Ricky Sbragia last night revealed it was his idea to step aside for Scot Gemmill to succeed him as Scotland Under 21s boss because he didn’t want to stifle the progress of the former Everton midfielder.
The ex-Sunderland manager stepped down as Under 21s manager this week after a double-header loss to Macedonia and a thumping in Ukraine which eliminated them from the European Championship qualifiers.
Gemmill has now progressed from Under 17s manager to Under 19s boss to his new role as manager of the current 21s squad, which includes the likes of Ryan Gauld, Ryan Fraser and Jason Cummings.
And Sbragia, who is 60, insisted he approached the SFA and offered to make way for Gemmill, who guided the Under 17s to the semi-finals of the European Championship two years ago after consulting with former SFA performance director Brian McClair, who quit his role this summer.
He explained: “This didn’t come as a shock, that would have been different. We spoke about this last September, it’s not something that has happened in the last month. It wasn’t geared around qualifying for the Under 21 Euros.
“I actually suggested the idea myself in a meeting in Manchester with Brian McClair and Scot. Listen, I’m 60 now, I’ve had a good career and things have gone well for me. Scot’s ambitious and he needs a chance to see how he does. He’s been excellent for the Under 17s and Under 19s so this is the natural step for him.
“Sometimes in football people stand in your way. I didn’t want to do that with Scot.
“When I brought it up in that meeting – that Scot should be U21’s coach – I didn’t know whether it would put me out of a job altogether. They could have decided then that my time was up. That’s the truth. For what Scot had done, it was a great opportunity for him. Maybe I’m too honest, but Scot appreciated it and we spoke about it again a few months ago. Scot needs to be tested and we should let him get on with it.” Sbragia will go back to coaching the youth sides of Scotland and will mentor Gemmill, with ex-Dundee and Dundee United striker James Grady and former Celtic winger Brian McLaughlin assisting as SFA youth coaches.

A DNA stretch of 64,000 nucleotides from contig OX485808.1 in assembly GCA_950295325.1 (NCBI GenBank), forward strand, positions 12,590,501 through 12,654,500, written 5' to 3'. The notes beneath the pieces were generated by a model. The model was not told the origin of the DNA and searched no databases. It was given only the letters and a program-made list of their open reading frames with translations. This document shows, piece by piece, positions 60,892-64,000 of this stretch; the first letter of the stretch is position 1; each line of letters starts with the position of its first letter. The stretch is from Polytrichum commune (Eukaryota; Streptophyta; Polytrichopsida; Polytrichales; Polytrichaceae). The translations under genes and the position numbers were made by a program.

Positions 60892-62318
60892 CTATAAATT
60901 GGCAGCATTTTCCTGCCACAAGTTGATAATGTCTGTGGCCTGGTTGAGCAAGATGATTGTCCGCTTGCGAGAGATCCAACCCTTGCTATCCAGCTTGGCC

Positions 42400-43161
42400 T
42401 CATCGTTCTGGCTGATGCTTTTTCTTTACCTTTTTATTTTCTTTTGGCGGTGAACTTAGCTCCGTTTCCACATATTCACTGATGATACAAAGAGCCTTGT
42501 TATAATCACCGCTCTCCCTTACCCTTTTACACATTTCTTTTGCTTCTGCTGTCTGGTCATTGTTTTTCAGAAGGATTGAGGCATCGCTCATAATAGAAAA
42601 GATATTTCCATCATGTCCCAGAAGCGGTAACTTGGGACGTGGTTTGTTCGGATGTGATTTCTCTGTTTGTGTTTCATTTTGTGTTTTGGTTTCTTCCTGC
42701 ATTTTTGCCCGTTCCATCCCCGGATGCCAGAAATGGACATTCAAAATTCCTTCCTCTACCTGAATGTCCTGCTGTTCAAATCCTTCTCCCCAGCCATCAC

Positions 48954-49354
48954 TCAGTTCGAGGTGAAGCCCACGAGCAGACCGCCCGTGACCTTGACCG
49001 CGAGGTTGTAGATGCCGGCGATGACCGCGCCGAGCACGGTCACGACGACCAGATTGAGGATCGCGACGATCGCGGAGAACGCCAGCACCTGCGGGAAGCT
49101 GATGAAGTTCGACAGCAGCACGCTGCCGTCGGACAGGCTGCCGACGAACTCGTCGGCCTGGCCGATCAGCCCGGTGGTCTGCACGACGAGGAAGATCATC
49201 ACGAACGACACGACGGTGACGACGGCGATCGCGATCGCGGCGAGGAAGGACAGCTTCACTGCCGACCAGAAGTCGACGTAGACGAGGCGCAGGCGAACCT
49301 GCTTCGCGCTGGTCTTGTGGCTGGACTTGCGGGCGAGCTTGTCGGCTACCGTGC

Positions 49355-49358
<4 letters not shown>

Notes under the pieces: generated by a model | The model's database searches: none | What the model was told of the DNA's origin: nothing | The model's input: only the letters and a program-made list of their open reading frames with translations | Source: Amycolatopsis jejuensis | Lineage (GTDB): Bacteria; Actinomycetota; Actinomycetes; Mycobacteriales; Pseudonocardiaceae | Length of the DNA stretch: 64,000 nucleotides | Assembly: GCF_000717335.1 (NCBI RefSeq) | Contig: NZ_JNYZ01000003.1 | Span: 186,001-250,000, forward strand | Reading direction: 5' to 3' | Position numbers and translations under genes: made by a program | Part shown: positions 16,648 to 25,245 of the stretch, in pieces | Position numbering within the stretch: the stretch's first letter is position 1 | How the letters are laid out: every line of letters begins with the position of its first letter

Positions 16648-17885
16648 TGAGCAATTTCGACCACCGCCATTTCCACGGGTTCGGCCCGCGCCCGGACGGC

He explained: “There will be a time when I go out of the game, there’s no doubt about that. But we had to ask where the next Scottish coaches were coming from. So I went to the Victory Shield last year down in Wales and spoke with Brian McLaughlin and James Grady. I just tried to pass on some knowledge.
“I suggested to Brian that we should continue to do that kind of thing but ultimately, it was his final decision. I’d never say never but I don’t think I’ll be a manager again.
“So I wanted to do this to enhance Scot’s development, that was my thought process. Scot didn’t expect that, but he was pleased.” Sbragia is aware that Tartan Army fans haven’t viewed the job switch for him as a favourable move after a dismal Euro 2017 campaign. But he stressed: “The flak is water of a duck’s back for me. I’m not in the game to get praise. I’m in it to try and make a difference, even if it’s only a small one.”
Gemmill also paid tribute to Sbragia as he prepares to name his first squad in a few weeks for next month’s now-meaningless double-header with Iceland and Macedonia.
He said: “Ricky Sbragia has been invaluable to my own personal development and is a driving force behind these changes, so I’d like to thank him for his support.”